USA v. Geovanni Hernandez-Carnales, No. 13-50212 (5th Cir. 2013)

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The court issued a subsequent related opinion or order on January 20, 2014.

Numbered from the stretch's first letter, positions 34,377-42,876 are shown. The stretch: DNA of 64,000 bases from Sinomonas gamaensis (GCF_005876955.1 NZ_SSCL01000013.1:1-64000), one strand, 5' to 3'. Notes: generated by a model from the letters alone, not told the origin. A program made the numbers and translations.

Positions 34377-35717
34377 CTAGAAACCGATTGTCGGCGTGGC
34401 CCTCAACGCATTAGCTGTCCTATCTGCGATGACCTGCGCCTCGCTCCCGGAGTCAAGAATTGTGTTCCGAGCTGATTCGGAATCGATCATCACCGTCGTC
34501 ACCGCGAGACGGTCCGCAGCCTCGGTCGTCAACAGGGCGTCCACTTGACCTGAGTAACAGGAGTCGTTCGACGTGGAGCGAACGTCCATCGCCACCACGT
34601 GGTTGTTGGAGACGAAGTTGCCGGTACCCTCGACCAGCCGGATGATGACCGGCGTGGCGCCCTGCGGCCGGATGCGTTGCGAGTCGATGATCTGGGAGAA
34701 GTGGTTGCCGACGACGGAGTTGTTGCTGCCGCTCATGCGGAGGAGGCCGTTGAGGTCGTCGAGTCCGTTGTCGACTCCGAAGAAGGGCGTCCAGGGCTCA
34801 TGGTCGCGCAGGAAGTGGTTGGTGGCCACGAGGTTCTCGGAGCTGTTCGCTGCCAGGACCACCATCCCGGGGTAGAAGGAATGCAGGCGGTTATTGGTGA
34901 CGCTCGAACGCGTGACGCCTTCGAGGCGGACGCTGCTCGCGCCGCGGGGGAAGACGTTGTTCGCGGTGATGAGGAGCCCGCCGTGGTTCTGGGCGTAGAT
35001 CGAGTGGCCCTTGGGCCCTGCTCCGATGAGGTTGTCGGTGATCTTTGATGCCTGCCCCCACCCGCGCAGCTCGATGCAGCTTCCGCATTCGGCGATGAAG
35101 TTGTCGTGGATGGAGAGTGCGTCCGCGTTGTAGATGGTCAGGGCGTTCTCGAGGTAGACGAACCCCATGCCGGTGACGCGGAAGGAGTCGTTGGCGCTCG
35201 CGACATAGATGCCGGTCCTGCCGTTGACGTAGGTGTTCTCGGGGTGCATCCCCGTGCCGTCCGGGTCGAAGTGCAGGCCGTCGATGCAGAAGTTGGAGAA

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Case: 13-50212 Document: 00512451411 Page: 1 Date Filed: 11/22/2013 IN THE UNITED STATES COURT OF APPEALS FOR THE FIFTH CIRCUIT United States Court of Appeals Fifth Circuit No. 13-50212 Summary Calendar FILED November 22, 2013 Lyle W. Cayce Clerk UNITED STATES OF AMERICA, Plaintiff-Appellee v. GEOVANNI HERNANDEZ-CARNALES, Defendant-Appellant Appeal from the United States District Court for the Western District of Texas USDC No. 2:12-CR-1032-1 Before HIGGINBOTHAM, DENNIS, and GRAVES, Circuit Judges. PER CURIAM: * Geovanni Hernandez-Carnales pleaded guilty, without the benefit of a plea agreement, to illegally reentering the country after he had been deported, and he received a within-guidelines sentence of 46 months of imprisonment. He now challenges the substantive reasonableness of that prison term, contending that it is greater than necessary to achieve the objectives of sentencing. Specifically, Hernandez-Carnales maintains, the guidelines range did not account for the fact that Pursuant to 5TH CIR. R. 47.5, the court has determined that this opinion should not be published and is not precedent except under the limited circumstances set forth in 5TH CIR. R. 47.5.4. * Case: 13-50212 Document: 00512451411 Page: 2 Date Filed: 11/22/2013 No. 13-50212 he had not previously been convicted of an illegal reentry offense and that he had only one prior nine-year-old conviction for which he served only one year in prison. We review the reasonableness of the sentence for abuse of discretion, Gall v. United States, 552 U.S. 38, 51 (2007), and presume that a within-guidelines sentence, like Hernandez-Carnales s, is reasonable, see United States v. Brown, 727 F.3d 329, 342 (5th Cir. 2013). Though Hernandez-Carnales urges us not to apply the presumption of reasonableness in his case because the guideline that he was sentenced under U.S.S.G. ยง 2L1.2 lacks an empirical basis, he acknowledges that this issue is foreclosed and raises it only to preserve it for further review. See United States v. Mondragon-Santiago, 564 F.3d 357, 366-67 (5th Cir. 2009). Hernandez-Carnales has not rebutted the presumption that his sentence is reasonable. His guidelines range took into account that he had only one prior conviction and no previous conviction for illegal reentry by assigning him to criminal history category II. Indeed, if he had additional convictions, he would have been placed in a higher criminal history category and his guidelines imprisonment range would have been higher. That he served only a one-year sentence for his prior offense also does not establish that his within-guidelines sentence was unreasonable. Nothing required the district court to impose a lower sentence merely because Hernandez-Carnales served a short sentence in the past. Cf. United States v. Lee, 358 F.3d 315, 328-29 (5th Cir. 2004) (upholding an upward sentencing departure in part on the basis that the defendant had not been deterred by prior lenient sentences). Further, the district court did not abuse its discretion by declining to impose a lighter sentence on the basis of the age of Hernandez-Carnales s prior conviction. See United States v. Rodriguez, 660 F.3d 231, 234 (5th Cir. 2011) ( [T]he staleness of a prior conviction used in the proper calculation of a guidelines-range sentence does not render a sentence substantively unreasonable and does not destroy the presumption of reasonableness that attaches to such sentences. ). The district court was well aware of the effect that Hernandez-Carnales s prior conviction had on the calculation of the guidelines range as well as HernandezCarnales s arguments that the nature of his criminal history warranted a below2 Case: 13-50212 Document: 00512451411 Page: 3 Date Filed: 11/22/2013 No. 13-50212 guidelines sentence, but it nonetheless imposed a sentence in the middle of the guidelines range. The sentencing court is in the best position to find facts and judge their import. United States v. Scott, 654 F.3d 552, 555 (5th Cir. 2011). In effect, Hernandez-Carnales asks us to reweigh the sentencing factors, which we will not do. See United States v. McElwee, 646 F.3d 328, 344-45 (5th Cir. 2011). HernandezCarnales has failed to show that the district court did not consider a factor that should have received significant weight, gave significant weight to a factor it should have discounted, or made a clear error of judgment when it balanced the relevant factors. See Brown, 727 F.3d at 342. He has thus failed to rebut the presumption that his within-guidelines sentence is reasonable. See id. AFFIRMED. 3